09/03/2008 12:00AM

Stardom Bound finds herself


DEL MAR, Calif. - Mike Smith had just nailed another precision strike on what must be the most efficient Del Mar season a jockey has enjoyed for years.

Going into Labor Day, Smith had won just 11 races at the meet, but four of them were attached to stakes events, including three of the best. Using a variety of techniques from his Hall of Fame repertoire, Smith already had won the $200,000 Rancho Bernardo Handicap from start to finish with Dearest Trickski, the $400,000 Del Mar Derby from just off the pace with Madeo, and the $300,000 Clement L. Hirsch from some other dimension aboard unbeaten Zenyatta.

Now he was back in his cubicle, late this past Monday afternoon, fresh from a sweeping, last-to-first piece of work in the $250,000 Del Mar Debutante aboard the Tapit filly Stardom Bound - a maiden no less - who beat a field that seemed full of promising 2-year-old talent.

"I can't really remember winning a Grade 1 race with a maiden before," Smith said, taking a quick inventory of his 26 years in the saddle. "But she shouldn't have been a maiden. We all know that. In fact, she probably should be 3 for 3."

Ah, youth. Stardom Bound, a leggy gray, gave away her first two races right at the break, losing a maiden event by a nose and then the Sorrento Stakes by a length. This caused considerable frustration among the families of owner Charles Cono and trainer Christopher Paasch, who had been convinced for some time that Stardom Bound was a filly of unusual ability. Smith concurred, but the lass had her own agenda.

"She does the darndest things leaving there," Smith said, illustrating the point with a display of twitches, squeaks, and other cartoon noises. "Man, you've really got to stay on her. Today, she did it again, but not near as bad."

After those earlier setbacks, Paasch and the Del Mar gate crew discovered that Stardom Bound suffered from a certain hypersensitivity.

"A lot of them you do have to work with their heads," Paasch said, referring to the psychological. "This filly, my God, I think she's one of the smartest horses I've ever trained. She's so relaxed about everything she does. But she has had a tendency to get her head down in the gate. It turned out if you took too much hold of her head, she didn't like it. So we just leave her alone."

Through the opening quarter of the seven-furlong Debutante, Smith and Stardom Bound pretty much left the rest of the field alone. They trailed the last horse by several lengths, a gray puff of smoke coming from the tailpipe of a half-mile split in 45.07 seconds.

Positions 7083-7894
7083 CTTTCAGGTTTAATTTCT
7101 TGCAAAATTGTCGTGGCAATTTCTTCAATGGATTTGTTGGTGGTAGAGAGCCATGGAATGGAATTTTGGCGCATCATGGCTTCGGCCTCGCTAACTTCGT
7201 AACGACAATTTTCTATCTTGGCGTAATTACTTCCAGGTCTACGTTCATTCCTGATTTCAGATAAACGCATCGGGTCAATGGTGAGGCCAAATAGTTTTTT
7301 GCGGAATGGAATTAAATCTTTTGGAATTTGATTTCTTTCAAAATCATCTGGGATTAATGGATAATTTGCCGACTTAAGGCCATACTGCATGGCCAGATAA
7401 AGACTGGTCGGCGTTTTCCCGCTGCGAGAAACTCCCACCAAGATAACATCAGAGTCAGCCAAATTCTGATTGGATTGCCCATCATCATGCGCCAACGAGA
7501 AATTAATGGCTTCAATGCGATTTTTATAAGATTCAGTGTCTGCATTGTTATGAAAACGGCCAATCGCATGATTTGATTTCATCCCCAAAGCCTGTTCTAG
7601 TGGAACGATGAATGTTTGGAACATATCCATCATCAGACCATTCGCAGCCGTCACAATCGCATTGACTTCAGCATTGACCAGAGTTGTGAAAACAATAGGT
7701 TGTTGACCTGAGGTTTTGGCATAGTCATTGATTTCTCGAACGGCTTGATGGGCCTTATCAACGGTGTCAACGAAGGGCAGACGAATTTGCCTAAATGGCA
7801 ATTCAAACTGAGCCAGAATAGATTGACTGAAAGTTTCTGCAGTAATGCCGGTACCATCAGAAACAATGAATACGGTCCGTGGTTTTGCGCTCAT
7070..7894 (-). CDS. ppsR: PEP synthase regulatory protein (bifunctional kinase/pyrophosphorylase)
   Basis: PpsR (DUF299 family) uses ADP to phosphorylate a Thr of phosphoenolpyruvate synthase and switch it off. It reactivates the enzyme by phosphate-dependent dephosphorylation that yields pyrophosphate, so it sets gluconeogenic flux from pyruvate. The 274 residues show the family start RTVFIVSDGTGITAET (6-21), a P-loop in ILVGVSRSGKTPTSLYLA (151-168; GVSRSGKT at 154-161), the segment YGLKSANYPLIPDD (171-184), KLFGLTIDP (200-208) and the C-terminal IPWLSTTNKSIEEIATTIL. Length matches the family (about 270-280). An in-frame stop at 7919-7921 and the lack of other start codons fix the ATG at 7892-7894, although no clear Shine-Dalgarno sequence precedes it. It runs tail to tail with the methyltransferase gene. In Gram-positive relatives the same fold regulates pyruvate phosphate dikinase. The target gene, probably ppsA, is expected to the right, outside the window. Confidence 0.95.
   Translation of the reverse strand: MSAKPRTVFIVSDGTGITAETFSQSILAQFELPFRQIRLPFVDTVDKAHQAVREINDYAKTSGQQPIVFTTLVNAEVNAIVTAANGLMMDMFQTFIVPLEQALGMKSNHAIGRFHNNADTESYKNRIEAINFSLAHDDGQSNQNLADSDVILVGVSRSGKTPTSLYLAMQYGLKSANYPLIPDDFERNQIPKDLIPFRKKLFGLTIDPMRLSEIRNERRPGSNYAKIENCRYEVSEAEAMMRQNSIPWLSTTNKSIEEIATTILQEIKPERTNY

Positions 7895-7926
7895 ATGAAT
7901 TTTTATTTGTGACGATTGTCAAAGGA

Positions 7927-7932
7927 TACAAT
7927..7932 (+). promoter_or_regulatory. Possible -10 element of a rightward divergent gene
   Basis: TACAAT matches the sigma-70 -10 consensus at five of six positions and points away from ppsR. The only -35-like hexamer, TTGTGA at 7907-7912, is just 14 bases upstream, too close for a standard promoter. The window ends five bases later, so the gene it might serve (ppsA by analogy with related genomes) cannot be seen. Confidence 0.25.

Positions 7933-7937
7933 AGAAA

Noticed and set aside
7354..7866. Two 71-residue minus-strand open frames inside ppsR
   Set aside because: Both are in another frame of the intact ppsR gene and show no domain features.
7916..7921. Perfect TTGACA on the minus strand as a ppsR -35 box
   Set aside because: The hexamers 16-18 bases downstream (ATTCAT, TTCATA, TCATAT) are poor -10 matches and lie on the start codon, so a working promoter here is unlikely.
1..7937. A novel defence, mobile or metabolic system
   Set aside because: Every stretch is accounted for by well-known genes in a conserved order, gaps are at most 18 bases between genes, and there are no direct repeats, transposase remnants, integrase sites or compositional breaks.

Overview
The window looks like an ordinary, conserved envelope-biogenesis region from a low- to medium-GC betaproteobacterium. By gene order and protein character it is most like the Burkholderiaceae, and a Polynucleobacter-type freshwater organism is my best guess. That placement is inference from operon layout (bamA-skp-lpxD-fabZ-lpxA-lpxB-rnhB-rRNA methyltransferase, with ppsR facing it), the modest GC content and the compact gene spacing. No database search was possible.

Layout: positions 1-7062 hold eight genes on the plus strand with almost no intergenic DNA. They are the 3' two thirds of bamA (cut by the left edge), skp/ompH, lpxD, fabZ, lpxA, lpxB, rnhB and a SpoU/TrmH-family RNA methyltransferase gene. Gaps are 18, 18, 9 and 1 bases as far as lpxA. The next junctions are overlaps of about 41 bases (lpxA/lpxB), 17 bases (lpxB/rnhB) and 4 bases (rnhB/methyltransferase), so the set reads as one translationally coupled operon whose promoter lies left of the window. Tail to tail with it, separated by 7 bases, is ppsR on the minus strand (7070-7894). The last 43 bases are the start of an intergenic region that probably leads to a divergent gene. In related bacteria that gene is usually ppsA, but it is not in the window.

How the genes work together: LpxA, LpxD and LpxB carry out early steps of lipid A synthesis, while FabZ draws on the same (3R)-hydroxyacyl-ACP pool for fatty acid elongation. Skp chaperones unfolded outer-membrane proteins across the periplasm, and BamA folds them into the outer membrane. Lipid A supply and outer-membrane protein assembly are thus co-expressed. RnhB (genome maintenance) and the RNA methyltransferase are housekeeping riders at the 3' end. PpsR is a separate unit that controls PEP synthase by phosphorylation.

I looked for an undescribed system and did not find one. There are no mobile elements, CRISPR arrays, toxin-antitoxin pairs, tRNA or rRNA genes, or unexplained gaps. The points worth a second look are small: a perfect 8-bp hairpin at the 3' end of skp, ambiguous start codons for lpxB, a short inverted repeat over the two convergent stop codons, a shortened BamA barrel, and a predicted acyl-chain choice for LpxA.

"I didn't even feel like I was last, though," Smith said. "The way she was going, I felt like I was on the lead. She got into that rhythm where you think, 'Ooh, she's really gonna run today.' Around the turn I asked her to catch them, just a little, to get to where if I had to go inside I could, or go outside if I needed. I swung out and she caught 'em, just like that. Just like a baby Zenyatta."

Whoa there, Mikey. Let's not load Stardom Bound with that kind of pressure just yet. Certainly, her move down the middle of the stretch was impressive. And when she changed leads in the final furlong she opened up to win by 4 1/4 lengths. But using the "Z" word?

"The most impressive part was after the race," Smith went on, undaunted. "Galloping out, I was just getting into a jog when she started bucking and squealing. What kind of 2-year-old does that? I told her she was supposed to be exhausted. Everybody else was pulling up gasping. There she was playing."

The difference between the happy-go-lucky 2-year-old filly and her emotionally drained entourage was dramatic.

"This makes up for a tough year," Charles Cono said, beaming a wide smile, as he and his wife, Karen, made their way to the winner's circle.

At the age of 75, Charlie Cono long ago attained legendary status in the real estate world of San Diego, but neither the market nor his own health have been anything to brag about lately, and his racing stable of more than 30 horses has had a run of poor luck through most of 2008. Until now.

"Compared to owning racehorses, real estate is pretty easy," Cono said. "I guess I don't mind losing the little ones to win a big one like this."

Cono has had a certain amount of success with such stakes winners as Crowned Dancer, Diplomat Lady, Conveyor's Angel, Veiled Speed, and Hello Lucky, and he watched as his Mystery Girl finish second in the 2005 Del Mar Debutante to Wild Fit. Now, after more than 50 years in San Diego, Cono will see his colors painted on one of the iron jockeys standing watch over the Del Mar walking ring, with the promise of more to come from Stardom Bound, including a shot at the Breeders' Cup.

"We've had some good horses, but the way she was working, Chris said this could be the best filly we've had," Cono added. "She's just beautiful. And did you see the way she ran today, from way the hell in the back? Gives you a heart attack."

Or the thrill of a lifetime.